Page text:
The 1200 sits in the middle of the Atomic range and is made from Grade 1 English Willow. Designed for all forms of cricket, a slightly concave flat face provides superior ping, while a semi-oval maximises comfort and control.
Endorsed by the likes of Marcus Stoinis, Shaun Marsh, Matt Renshaw and Cameron White, you’ll be in good company if you choose to make this your next bat.
- Huge edges
- Big sweet-spot
- Good pick-up for its weight
- Toe requires a good knock in
- Slightly narrower than other bats
New Balance DC680
New Balance bats are becoming more and more popular, especially with players like Steve Smith, Joe Root and Jason Roy opting for them as their favoured blade.
Perfect for players with a large repertoire of shots, the DC680 is very well balanced and has a great pick-up. With a low profile and large edges, it is very forgiving and feels great in the hands.
- Great pick-up
- Thick edges
- Large sweet spot
- More expensive than other options
Gray Nicolls Velocity 900
A very lightweight Grade 2 English Willow bat perfect for shotmakers. A high to mid sweet spot favours square of the wicket players and assists with balance and pickup.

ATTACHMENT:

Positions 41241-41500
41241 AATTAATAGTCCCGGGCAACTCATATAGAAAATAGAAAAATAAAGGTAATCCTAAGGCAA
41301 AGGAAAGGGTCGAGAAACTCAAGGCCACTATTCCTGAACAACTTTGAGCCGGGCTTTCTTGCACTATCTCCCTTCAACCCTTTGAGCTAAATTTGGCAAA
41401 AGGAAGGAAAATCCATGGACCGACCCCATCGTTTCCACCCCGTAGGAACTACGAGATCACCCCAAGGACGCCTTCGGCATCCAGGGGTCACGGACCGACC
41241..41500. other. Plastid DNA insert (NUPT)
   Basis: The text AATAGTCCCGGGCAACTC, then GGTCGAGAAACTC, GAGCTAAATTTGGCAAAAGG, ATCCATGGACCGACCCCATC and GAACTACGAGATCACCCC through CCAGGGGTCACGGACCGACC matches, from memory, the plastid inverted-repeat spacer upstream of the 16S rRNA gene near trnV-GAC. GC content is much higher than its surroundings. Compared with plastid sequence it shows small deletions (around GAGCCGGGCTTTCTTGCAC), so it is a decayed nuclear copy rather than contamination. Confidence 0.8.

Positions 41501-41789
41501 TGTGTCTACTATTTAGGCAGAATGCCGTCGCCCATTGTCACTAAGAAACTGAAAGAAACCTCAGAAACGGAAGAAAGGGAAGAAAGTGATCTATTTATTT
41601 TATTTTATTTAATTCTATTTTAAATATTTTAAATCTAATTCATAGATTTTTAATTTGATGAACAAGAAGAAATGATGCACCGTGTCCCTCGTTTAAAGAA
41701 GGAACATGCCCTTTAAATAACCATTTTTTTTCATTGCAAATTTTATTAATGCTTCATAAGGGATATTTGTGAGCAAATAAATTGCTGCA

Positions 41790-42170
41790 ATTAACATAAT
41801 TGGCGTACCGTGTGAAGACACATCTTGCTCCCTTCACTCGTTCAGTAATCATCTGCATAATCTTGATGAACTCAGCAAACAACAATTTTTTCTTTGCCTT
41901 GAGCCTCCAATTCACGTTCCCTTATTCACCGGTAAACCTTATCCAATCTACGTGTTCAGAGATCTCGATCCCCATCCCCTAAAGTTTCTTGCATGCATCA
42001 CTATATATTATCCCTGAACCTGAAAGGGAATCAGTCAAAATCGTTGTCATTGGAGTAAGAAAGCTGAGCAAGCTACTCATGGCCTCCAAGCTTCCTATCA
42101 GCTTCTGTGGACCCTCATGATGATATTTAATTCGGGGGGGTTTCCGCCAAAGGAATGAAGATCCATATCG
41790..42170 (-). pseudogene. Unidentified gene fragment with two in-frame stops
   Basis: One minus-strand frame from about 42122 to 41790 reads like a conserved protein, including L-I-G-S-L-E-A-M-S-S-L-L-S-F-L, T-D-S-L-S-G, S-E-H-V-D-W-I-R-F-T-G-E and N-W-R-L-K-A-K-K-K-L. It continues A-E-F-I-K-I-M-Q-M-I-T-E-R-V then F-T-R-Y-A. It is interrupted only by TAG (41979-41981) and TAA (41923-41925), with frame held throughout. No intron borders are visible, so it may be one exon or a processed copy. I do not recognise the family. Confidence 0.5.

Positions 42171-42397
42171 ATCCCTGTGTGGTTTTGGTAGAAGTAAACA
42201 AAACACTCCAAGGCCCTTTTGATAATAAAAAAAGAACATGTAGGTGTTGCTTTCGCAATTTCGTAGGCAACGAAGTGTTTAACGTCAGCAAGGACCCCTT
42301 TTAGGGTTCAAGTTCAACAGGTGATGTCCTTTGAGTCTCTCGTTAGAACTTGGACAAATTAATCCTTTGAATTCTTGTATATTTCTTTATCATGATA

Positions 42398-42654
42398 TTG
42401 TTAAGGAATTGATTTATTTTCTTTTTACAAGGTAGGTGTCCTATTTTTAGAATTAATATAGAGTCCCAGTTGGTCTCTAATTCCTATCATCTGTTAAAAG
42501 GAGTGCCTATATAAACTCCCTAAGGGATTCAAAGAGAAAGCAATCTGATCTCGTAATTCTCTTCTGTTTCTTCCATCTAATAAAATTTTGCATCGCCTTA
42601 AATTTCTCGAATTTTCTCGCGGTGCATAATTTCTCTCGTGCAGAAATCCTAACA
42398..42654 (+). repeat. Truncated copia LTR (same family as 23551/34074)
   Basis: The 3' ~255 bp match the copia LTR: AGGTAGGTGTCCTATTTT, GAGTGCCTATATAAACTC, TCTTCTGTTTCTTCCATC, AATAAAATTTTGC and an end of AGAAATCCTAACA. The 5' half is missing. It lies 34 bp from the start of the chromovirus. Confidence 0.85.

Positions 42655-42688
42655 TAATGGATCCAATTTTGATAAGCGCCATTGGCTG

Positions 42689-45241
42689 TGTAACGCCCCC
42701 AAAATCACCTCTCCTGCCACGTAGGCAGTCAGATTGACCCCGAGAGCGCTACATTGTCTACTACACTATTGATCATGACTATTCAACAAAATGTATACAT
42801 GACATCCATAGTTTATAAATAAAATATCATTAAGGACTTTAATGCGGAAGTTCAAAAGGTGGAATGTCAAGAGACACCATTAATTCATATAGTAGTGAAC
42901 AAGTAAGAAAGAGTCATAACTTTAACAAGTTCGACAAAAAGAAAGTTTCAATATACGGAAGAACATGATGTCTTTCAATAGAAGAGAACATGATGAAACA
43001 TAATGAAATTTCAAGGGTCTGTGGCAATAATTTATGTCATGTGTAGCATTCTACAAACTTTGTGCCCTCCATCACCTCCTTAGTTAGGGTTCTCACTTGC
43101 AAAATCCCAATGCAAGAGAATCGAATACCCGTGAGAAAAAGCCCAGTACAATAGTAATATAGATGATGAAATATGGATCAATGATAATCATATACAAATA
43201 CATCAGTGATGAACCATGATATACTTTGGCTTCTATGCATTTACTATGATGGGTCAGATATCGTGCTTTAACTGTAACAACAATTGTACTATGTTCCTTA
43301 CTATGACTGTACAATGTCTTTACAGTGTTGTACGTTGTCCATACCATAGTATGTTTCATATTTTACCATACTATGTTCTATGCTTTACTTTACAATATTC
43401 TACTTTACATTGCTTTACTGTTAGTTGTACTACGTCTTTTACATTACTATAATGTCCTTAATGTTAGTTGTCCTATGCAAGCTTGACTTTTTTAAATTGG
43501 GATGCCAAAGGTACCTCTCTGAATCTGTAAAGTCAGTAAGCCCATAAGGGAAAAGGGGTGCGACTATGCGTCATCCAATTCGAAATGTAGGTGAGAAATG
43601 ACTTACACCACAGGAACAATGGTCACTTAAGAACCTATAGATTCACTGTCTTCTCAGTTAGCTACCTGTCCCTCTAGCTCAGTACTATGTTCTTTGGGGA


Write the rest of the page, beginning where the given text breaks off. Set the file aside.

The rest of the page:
The edges on the Velocity are smaller than others on this list, with most of the volume built into the spine with minimal scalloping. A semi-oval anti-shock handle provides great grip and control.
- Very lightweight
- Great pickup
- Good for square of the wicket shots
- Less power than other bats on this list
How To Choose a cricket bat
The best cricket bat for you will depend on the type of player you are, the format of game you prefer, personal preferences and budget.
Keep the following factors in mind when you evaluate your alternatives for a new bat.
Style Of Player
Most bats are generally designed to be very well balanced for all types of players, however especially once you get to a senior level you will want to consider choosing a bat that is more specifically designed to fit your playing style.